Know how to clean and maintain your Featherweight

Last Friday I took two classes on Featherweights and I am super glad I did. If you are lucky enough to own a Featherweight, you should know how to clean and maintain your Featherweight. Why? Because you're protecting your investment and will be able to use your machine better with more confidence. To that end,  I recently took classes at Quilter's Quest and baring a catastrophe, should never have to bring it in for repairs.

re feather 1Mine is a gorgeous Featherweight sewing machine that my husband surprised me with for Christmas a while back. He purchased one in excellent condition unlike many of the machines in class. Some had recently been found in antique stores, barns or storage facilities. All went home working!

I was proud to have such a pristine machine. Then I looked across the table and had a bit of envy. The only two showier machines were a purple one and a red one. That red one caught my eye. re feather 2

It turned out that all three of our machines came from Desk Dave's in Kentucky. The other ladies each had an additional Featherweight at home. Wait, we're allowed to own more than one? Sweet!

Because our three machines had been recently serviced and sold, none of us had any serious issues. However each of us bought something or another that we needed for our machine so the class was very useful.

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I had oil, a brush and two screwdrivers that came with my machine but they were available at minimal cost if you did not have them. We got a kit with paper towel, Q-tips and dental floss to help with the cleaning. We learned how to take off the bottom, as you can see here.

Mine was really clean, just a little work needed. We also took off the throat plate, bobbin case and needles. Replacements of those were also for sale.re feather 4

We each had a cup where we placed all the little pieces, screws and parts that we took off. I plan to follow that same plan when I next oil my machine.

We even got plastic aprons to wear to keep the oil off our clothes. I had gotten milk on my dress while eating breakfast so I was thrilled with the apron.

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We learned to take the machines apart so we could get to every spot where metal meets metal because that is where you need to oil the machine. Oil your beloved machine at every time you take it away on a retreat or use it for a project. Clean it and oil it before you put it away, that way it is always ready.re feather 7

This little gem was the machine of the US Navy and the gears were made by Chrysler back when they made quality cars. Grease is only needed once a year in these machines created in 1933 for the Century of Progress exhibit. I bought some grease and a new LED lightbulb.

Many people also purchased cords to replace anything frayed. Our teacher was extremely knowledgeable and helpful. I would have never been able to replace the bulb on my own as it was tricky.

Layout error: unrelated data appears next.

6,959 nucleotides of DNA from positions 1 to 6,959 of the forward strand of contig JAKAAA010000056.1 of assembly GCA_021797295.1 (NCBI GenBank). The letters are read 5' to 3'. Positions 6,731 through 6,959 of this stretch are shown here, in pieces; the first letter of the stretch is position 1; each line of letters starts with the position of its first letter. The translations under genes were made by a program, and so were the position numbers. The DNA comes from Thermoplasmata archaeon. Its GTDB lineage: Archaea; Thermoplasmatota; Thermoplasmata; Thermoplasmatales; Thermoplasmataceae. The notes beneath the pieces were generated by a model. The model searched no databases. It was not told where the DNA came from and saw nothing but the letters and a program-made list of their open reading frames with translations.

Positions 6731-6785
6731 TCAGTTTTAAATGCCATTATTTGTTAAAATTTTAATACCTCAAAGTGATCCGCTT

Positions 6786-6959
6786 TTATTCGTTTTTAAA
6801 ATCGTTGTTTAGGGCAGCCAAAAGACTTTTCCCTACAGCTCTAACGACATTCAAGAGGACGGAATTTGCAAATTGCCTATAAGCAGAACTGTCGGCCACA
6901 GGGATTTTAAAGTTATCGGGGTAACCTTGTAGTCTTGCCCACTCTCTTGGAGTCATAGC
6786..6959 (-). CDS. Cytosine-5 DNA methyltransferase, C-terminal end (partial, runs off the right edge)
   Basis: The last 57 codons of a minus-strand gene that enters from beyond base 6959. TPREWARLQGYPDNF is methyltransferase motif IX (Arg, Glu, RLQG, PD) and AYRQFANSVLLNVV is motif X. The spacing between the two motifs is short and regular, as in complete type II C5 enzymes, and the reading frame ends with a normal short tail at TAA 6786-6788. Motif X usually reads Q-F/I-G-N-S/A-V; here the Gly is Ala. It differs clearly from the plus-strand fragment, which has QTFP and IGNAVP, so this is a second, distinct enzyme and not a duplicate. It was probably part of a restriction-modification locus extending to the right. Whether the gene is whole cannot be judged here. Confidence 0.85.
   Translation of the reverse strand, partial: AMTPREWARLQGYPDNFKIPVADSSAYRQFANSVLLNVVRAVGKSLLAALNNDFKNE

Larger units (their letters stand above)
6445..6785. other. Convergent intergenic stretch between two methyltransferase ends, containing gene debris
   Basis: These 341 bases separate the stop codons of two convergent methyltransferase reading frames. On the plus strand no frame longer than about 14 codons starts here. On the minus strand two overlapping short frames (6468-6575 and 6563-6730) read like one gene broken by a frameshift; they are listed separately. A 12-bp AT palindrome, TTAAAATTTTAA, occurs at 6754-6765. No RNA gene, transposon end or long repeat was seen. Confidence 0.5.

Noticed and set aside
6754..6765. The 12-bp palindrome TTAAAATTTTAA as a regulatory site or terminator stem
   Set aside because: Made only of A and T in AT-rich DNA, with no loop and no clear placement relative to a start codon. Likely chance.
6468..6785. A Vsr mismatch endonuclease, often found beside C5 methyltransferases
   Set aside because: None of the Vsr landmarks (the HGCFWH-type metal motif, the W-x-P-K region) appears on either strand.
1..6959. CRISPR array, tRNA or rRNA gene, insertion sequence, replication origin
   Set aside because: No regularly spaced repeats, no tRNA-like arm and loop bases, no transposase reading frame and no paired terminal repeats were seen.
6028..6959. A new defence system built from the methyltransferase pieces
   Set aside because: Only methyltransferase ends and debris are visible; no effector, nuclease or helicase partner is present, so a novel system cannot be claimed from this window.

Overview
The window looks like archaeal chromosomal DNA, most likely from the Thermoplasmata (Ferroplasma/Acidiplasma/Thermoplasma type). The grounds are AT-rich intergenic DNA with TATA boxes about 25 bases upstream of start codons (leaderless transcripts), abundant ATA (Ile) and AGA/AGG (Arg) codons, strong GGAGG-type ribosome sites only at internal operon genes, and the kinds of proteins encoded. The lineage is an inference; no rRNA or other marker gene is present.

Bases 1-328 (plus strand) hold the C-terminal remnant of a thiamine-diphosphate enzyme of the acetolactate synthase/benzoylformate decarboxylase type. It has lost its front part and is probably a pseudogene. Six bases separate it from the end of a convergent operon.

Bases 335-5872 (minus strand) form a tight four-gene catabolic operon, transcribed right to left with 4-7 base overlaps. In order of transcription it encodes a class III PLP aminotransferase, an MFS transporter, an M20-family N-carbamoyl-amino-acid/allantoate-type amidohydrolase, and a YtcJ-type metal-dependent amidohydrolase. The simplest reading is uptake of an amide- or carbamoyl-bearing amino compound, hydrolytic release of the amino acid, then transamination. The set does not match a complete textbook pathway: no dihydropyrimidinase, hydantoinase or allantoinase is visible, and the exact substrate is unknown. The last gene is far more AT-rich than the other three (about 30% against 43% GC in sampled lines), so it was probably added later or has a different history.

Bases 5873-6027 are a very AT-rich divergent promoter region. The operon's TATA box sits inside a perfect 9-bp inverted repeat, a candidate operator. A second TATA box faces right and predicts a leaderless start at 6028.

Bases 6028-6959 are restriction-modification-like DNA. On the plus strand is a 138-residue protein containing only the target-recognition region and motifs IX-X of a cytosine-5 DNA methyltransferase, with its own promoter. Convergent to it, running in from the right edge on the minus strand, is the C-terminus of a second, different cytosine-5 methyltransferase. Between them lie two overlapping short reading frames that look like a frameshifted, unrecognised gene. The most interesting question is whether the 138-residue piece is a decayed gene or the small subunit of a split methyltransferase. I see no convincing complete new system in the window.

We had a lunch break after the first 3 hours. It starting pouring so we ate our food in the car and I got soaked on the way back into Quilter's Quest. Milk spot on my dress, gone! Silver lining!

The afternoon session was about attachments and the history of this machine. It was not as essential as the first part but it was more adventurous. Right after we started class nearly everyone's phones went off with a flood warning.

No big deal, right? Wrong! Right after the alerts went off water started pouring into our classroom. I've never seen anything like it!

re feather 9The entire staff immediately pitched in to mop up and used a wet dry vacuum to get up the water. My machine had been on the floor in its case but I scooped it up in time. However, class didn't stop.

Our teacher ventured on without really missing a beat. She showed us the kind of wax to get at an auto parts store. She also showed lots of books not to get and two out of print books to buy.re feather 10

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She had an amazing ability to focus and not be distracted. I, on the other hand, was completely off track. The weather and water had captured my attention.

I need a way to get my mind off the unusual circumstances. Hmmm, I was in a wet classroom located in a dry fabric store. What to do?

Yes, you guessed it, go look at fabric. But only after a few trips to the washroom. I admit it, I was not the best afternoon student.

But I was a pretty good shopper. I found two different fabrics I liked to possibly use as backs on my Halloween quilts. And guess what? They were both on sale!

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I could not believe it either. So I finished both bolts. They were 50% off! It was the only logical thing to do.

Woodridge is where the class was being held and it had been the epicenter of that afternoon's downpour. As a result, when class was finished, some of the major roads were closed due to flooding. Maybe I should have stayed longer and gotten more fabric?

Don't worry, I got home via back roads and with the help of a Kind bar I had in my purse for just such an emergency!

Sew happy!

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I also wrote a post on Featherweight facts. Read it here!

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    Kathy Mathews

    My passions are quilting and sewing. Add to that French, Spanish, books, swimming, travels, new restaurants, yoga and chocolate and you have me. All of these are best shared with family and friends. Except for chocolate, don't touch my chocolate. You can email me at QuiltingSewingCreating@gmail.com

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